I Am a Seed of Hope © Nell Aurelia Admiral 2015
So unpromising and grey,
Veiled in mist
and steeped in
This Day © Sue Sturt-Bolshaw
As our autumnal forest catches sorts light long wavelengths from short, where leaves still cluster they lazily reject turmeric, rust, copper; golden spun sugar flung onto the blackened knees of those branches.
Death is so Beautiful © Lucille Valentine
The wood brings together
time past and time to come,
the hour-glass pivot-point
of shifting sand;
this moment where I stand
eyes closed, letting time fuse.
A meeting place of roots and feet
where Autumn roars its fury,
drowning out all sound
save for itself and the hoarse
kaahr, kaahr of rooks;
black rags that swirl and dive
and make the wind their own.
I am caught in this apex,
crossed-road of time and space
where all things meet and meld
where all befores and afters disappear,
become this now, this moment,
this herein of being.
Being © Jane Harland
Nature is calling the women, and we hear her birth cries. We are ready. We hold the torches, we circle. Life-giving flames to burn away what is no longer needed, what is unjust.
We burn from the inside. The feminine inflammation, a conflagration of sisters, burning away the bitter past and lighting the way to the future. It is time. Will you join us?
These are burning times. And they call for burning women. Women embodied in their passion. Women feeling in their bodies. Creative women. Courageous women.
Gather the women. Gather the men. Let Burning Women and Burning Men come together in ecstatic creative partnership, blazing trails into new ways of being in this beautiful world.
Nature Is Calling © Lucy Pearce 2015
About 15 years ago I did an exercise to find out what I really wanted to do with my life. I had to swiftly answer the question (and I recommend trying this), “If I died in 5 years, what would I be most sorry not to have done?” My answer surprised me. It was about sharing with girls and young women my discovery that, contrary to prevailing cultural messages, our bodies are good, trustworthy powerhouses of wisdom, intuition and joy.
Fast forward to today, and I have two young girls of my own, and am in the second year of running a mentoring circle with a group of 12 – 13 year old girls. We meet once a month, either outdoors, or in a local community centre, and we go on a weekend camp once a year. I, and a fellow mentor, feed them stories and songs, give them space to speak and be listened to, offer them time in nature, and creative materials. They call themselves ‘The Wolf Clan’, and we find wolf packs a great metaphor and inspiration for our own wild nature.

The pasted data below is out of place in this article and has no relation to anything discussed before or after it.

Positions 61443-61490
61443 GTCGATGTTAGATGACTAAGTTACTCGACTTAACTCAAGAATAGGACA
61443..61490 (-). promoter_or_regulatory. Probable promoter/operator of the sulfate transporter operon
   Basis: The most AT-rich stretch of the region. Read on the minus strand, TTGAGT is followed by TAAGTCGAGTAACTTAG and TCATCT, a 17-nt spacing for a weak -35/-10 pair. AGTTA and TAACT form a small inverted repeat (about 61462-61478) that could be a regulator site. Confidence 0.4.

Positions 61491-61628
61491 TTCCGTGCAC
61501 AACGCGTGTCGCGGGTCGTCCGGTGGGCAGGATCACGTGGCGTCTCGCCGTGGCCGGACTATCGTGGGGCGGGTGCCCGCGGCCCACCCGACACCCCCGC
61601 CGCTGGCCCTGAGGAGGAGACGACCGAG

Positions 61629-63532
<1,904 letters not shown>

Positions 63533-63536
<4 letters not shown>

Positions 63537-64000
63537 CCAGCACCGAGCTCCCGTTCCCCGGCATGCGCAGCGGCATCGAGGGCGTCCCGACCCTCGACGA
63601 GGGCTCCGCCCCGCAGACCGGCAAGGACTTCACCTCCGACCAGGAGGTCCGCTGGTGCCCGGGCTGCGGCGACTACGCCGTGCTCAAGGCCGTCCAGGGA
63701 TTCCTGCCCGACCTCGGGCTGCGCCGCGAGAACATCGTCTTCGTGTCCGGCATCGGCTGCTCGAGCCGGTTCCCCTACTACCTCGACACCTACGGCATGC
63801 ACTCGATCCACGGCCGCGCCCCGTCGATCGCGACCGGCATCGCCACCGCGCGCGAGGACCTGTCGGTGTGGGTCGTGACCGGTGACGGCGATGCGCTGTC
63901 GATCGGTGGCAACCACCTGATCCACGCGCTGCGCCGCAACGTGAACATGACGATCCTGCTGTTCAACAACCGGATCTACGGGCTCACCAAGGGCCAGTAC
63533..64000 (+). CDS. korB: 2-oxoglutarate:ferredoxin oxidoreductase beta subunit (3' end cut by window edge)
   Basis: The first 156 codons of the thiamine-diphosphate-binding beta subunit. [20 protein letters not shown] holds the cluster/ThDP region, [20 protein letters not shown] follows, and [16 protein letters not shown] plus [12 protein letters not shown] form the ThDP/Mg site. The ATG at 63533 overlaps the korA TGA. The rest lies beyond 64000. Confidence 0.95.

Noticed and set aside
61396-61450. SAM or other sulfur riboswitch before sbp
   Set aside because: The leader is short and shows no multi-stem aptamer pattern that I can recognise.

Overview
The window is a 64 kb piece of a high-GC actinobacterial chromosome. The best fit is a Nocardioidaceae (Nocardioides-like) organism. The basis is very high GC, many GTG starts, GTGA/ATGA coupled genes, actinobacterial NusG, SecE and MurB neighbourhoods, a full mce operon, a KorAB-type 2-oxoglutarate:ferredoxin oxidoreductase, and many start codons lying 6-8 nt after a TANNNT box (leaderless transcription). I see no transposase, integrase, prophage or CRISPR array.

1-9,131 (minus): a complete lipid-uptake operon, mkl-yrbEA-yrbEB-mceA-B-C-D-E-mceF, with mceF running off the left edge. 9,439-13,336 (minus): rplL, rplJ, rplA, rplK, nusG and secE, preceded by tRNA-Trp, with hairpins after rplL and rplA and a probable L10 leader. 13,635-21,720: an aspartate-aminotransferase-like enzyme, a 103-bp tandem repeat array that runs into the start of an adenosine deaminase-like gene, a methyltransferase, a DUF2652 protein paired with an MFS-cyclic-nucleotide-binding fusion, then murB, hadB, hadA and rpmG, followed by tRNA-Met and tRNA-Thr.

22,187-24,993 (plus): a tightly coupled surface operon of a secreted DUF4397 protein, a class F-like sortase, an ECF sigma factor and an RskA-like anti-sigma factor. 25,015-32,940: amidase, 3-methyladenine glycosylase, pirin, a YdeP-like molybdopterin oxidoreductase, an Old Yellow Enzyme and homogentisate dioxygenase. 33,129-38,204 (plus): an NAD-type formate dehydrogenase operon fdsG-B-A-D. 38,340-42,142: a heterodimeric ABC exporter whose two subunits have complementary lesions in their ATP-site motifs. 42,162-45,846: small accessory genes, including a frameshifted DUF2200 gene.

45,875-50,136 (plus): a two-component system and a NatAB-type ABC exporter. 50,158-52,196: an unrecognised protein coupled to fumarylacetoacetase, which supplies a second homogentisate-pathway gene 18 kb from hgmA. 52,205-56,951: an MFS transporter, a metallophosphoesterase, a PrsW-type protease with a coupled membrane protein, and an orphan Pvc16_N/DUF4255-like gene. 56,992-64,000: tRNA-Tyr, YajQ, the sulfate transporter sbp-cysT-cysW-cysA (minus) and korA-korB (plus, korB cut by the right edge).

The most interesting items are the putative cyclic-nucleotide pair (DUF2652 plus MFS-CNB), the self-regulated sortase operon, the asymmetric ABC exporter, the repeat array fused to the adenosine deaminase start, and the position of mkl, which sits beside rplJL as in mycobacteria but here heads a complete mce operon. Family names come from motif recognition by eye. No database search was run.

Of all the things I have done, this work fills me with most hope for the future. There are only 12 girls in our circle (we have plans to start more circles when time allows), and our time each month feels short. Yet, we are planting the seeds of a whole tribe of women who recognise and trust their inner voice. In the process, we as mentors find healing, connection and meaning in our own lives.
The Wolf Clan © Jackie Singer 2015
This morning, the sky hung impossible
midsummer blue above the hoar-frost ground.
The blackbird sang a lament for the year,
The blackthorn sent out a long, wounding wand.
This night, the Fears come crawling and scratching
Yet still themselves if offered a gentle seat.
This night, a fire will burn, invisible.
Deep down in soil in mud a heart will beat.
Under Brigid’s cloak the complete Dark will fall,
Swamp mire will rise, cloying around our hearth.
Yet, dawn will come, quiet and whispering,
Gradually gathering the coming out-breath.
Mother hold me, rock me, through this long night.
My Sun stands still, suspended, out of Time.
Sonnet for Winter Solstice © Jenny Barton 2014
Cold, brittle darkness envelops us. Trust in the regenerative powers of night. Invoke nature spirits and the returning sun by bedecking your home with evergreen boughs, candles and crystals. Nourish your soul with rest and make time for quiet reflection. Try to connect directly with the earth at midwinter. Stand with bare feet on the ground, your roots descending through the soil, intertwining with those of the trees. Can you feel transformation taking place? Leaves decay, worms digest, seeds stratify and ideas brighten within darkness. Wild birds may need extra food and water. Pinecones dipped in melted lard, seed and chickweed can be strung from trees and fences, serving as food and outdoor decoration. Offer shallow water bowls when natural sources freeze. Wildlife shelters, such as leaf piles and dense ivy-clad walls remain undisturbed.
Midwinter Foraging – Rest and regeneration is essential for many plants so tread softly through nature. Enjoy dried, pickled, tinctured and honeyed preserves. Ground ivy, chickweed, rocket, rosemary, parsley and bittercress are available to harvest, if you must. Trickle cider or wine around cherished fruit trees. Wassailing awakens their spirits and encourages rich harvests next year.
Wild Salads – Assemble small nourishing salads when you find herbs growing plentifully in clean locations. Chickweed and rocket are especially tasty, dressed with apple cider vinegar and olive oil. The Rumtopf has transformed foraged summer fruits. They are now fermented and deliciously boozy. Pour over festive desserts and add to sparkling wine to warm winter hearts.
Winter Solstice – Regeneration © Lynn Shore 2016